Redirect /index.html example.com/zc2/
Aside: I assume this must be a "typo" in your question, but this mod_alias
Redirect directive is completely invalid (you are missing a protocol from the target URL) - this would break your server with a 500 Internal Server Error - "Redirect to non-URL"!?
RewriteEngine (mod_rewrite) and
Redirect (mod_alias) are unrelated directives from different Apache modules.
What can I do to fix this?
However, I suspect the "redirect loop" might be caused by a miss-configured WordPress
.htaccess file in the
/wp subdirectory. If you are inadvertently rewriting back to the document root, instead of the
/wp subdirectory, then you'll get a redirect loop.
Redirect directive is also "prefix-matching" - it matches any URL that starts with the source URL. If you are intending to redirect a specific path (ie. the document root) it would be preferable to use a
RedirectMatch directive (or mod_rewrite
RewriteRule - see later) instead. For example:
RedirectMatch 302 ^/(index\.html)?$ https://example.com/zc2/
This now only matches
/index.html) and redirects to
Using mod_rewrite (
The mod_alias directive (
RedirectMatch) in the document root
.htaccess file is still processed (inherited) when there are other
.htaccess files in subdirectories (ie. the WordPress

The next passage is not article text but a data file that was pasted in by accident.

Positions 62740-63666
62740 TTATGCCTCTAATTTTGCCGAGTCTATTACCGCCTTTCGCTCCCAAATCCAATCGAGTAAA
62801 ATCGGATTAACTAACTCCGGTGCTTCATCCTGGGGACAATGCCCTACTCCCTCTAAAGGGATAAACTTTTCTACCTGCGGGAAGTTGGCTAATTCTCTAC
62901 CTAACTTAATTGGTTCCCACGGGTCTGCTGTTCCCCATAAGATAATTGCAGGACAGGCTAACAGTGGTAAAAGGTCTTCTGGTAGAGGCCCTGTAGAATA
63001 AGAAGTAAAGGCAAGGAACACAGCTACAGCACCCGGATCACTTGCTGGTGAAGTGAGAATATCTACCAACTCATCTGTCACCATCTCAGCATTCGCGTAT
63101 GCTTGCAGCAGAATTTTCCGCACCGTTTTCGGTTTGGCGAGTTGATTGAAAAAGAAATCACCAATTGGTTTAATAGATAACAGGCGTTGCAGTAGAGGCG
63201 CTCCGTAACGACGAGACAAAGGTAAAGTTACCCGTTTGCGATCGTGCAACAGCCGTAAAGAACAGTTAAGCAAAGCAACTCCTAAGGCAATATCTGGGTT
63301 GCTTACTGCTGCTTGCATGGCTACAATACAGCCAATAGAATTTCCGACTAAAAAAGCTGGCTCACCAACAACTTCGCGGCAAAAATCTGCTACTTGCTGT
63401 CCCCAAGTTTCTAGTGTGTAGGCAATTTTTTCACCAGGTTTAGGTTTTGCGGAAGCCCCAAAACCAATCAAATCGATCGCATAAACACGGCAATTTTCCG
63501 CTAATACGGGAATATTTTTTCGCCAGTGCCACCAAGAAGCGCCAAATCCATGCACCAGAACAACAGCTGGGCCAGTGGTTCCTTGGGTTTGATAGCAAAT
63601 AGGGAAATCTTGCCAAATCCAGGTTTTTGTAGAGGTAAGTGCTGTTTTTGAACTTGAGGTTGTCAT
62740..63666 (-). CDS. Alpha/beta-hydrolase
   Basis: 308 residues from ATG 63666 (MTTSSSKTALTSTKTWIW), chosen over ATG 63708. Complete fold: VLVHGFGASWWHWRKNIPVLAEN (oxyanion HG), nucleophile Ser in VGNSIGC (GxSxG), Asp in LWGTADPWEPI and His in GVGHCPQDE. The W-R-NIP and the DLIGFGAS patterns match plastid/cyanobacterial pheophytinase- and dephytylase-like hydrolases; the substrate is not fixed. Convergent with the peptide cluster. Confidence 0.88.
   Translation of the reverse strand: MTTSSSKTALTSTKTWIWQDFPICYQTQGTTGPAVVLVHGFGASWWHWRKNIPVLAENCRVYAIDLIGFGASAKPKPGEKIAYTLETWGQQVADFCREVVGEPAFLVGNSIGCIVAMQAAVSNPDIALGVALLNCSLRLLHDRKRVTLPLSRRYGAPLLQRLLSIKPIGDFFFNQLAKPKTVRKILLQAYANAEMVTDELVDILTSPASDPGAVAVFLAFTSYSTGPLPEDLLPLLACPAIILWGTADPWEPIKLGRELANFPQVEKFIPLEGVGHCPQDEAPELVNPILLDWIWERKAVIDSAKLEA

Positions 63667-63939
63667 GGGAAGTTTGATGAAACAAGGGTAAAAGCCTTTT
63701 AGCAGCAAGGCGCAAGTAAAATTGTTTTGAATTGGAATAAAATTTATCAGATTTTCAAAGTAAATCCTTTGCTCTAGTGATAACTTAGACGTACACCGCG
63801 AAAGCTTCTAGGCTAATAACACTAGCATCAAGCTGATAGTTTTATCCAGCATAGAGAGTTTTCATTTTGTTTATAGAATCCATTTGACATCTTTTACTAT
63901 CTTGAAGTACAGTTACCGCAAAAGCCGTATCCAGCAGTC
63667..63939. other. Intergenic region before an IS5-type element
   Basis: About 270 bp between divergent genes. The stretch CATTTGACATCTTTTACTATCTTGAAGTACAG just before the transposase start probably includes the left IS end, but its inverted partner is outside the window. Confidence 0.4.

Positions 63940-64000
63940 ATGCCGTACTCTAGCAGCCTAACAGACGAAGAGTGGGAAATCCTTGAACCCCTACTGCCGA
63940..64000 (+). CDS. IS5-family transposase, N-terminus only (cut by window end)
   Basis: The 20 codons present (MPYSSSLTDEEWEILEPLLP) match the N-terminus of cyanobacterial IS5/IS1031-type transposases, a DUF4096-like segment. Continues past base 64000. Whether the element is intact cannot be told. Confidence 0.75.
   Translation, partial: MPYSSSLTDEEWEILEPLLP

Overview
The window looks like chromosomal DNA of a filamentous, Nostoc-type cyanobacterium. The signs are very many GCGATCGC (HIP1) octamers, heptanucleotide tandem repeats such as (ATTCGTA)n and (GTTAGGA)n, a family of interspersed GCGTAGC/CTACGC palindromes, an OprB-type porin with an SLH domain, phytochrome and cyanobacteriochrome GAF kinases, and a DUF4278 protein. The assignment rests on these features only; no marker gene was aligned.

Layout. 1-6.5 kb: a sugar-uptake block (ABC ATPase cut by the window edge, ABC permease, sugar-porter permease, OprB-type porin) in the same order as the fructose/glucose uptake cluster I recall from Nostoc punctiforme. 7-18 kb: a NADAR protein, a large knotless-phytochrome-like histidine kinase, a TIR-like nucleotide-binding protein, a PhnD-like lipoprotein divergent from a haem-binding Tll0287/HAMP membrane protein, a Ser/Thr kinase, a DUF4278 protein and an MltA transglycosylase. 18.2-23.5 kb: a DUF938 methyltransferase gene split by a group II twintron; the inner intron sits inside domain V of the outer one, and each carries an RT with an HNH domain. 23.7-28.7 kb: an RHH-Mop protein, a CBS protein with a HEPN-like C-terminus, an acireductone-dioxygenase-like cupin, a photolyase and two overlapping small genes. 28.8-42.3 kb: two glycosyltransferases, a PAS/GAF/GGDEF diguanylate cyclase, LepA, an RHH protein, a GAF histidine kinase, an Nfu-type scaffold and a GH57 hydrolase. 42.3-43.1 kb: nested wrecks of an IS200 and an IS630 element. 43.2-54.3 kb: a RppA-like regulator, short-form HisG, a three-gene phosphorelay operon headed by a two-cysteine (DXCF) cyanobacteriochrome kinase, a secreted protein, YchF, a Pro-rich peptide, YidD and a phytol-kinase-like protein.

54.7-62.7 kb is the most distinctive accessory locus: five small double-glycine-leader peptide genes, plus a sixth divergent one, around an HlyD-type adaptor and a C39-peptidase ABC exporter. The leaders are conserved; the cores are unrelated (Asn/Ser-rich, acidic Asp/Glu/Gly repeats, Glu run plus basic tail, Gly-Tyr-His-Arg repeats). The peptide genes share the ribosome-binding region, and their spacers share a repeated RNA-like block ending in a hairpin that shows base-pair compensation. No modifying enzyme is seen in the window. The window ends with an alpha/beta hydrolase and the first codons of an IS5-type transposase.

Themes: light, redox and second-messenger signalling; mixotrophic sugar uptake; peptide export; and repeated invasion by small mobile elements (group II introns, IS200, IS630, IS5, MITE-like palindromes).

To avoid the redirect in the root
.htaccess file from ever interfering with your WordPress install then change the mod_alias
RedirectMatch) in your document root
.htaccess file to a mod_rewrite
RewriteRule ^(index\.html)?$ https://example.com/zc2/ [R=302,L]
The mod_rewrite directives in the WordPress
.htaccess file at
/wp/.htaccess will completely override the mod_rewrite directives in the parent
.htaccess file (in the document root) - thus avoiding any possibility of conflict. The mod_rewrite directives in the root
.htaccess file are not even processed.
(Note that this is dependent on Apache's default behaviour, where mod_rewrite directives are not inherited.)
Whereas when a mod_alias
Redirect is used, the mod_alias directive in the parent
.htaccess file will still be processed (whether it matches or not is another matter) - possible conflict.
example.com/ is accessed then the redirect to
example.com/zc2/ still occurs.
Note, that I've used 302 (temporary) redirects above. Change these to 301 (permanent) - if that is the intention - only when you have confirmed it's working OK. This is to avoid any potential caching issues.